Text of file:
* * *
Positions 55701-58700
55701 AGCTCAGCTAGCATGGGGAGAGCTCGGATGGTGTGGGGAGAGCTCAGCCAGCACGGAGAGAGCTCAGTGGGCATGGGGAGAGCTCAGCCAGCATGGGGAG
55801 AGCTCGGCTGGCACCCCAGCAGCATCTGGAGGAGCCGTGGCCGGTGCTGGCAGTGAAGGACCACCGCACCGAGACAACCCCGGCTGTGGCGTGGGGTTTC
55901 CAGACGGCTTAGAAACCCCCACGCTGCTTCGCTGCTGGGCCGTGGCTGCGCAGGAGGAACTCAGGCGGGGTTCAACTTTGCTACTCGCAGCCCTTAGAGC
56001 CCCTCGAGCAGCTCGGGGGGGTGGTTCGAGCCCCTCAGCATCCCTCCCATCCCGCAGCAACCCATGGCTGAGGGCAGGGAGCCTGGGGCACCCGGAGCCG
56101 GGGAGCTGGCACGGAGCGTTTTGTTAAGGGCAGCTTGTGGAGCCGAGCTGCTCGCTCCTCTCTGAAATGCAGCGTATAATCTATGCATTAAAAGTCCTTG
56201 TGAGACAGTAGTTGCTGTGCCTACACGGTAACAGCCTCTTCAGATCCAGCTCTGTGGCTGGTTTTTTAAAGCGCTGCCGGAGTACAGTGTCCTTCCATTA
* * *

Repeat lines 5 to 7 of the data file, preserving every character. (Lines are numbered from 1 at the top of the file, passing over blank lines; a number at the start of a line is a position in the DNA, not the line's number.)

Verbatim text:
56001 CCCTCGAGCAGCTCGGGGGGGTGGTTCGAGCCCCTCAGCATCCCTCCCATCCCGCAGCAACCCATGGCTGAGGGCAGGGAGCCTGGGGCACCCGGAGCCG
56101 GGGAGCTGGCACGGAGCGTTTTGTTAAGGGCAGCTTGTGGAGCCGAGCTGCTCGCTCCTCTCTGAAATGCAGCGTATAATCTATGCATTAAAAGTCCTTG
56201 TGAGACAGTAGTTGCTGTGCCTACACGGTAACAGCCTCTTCAGATCCAGCTCTGTGGCTGGTTTTTTAAAGCGCTGCCGGAGTACAGTGTCCTTCCATTA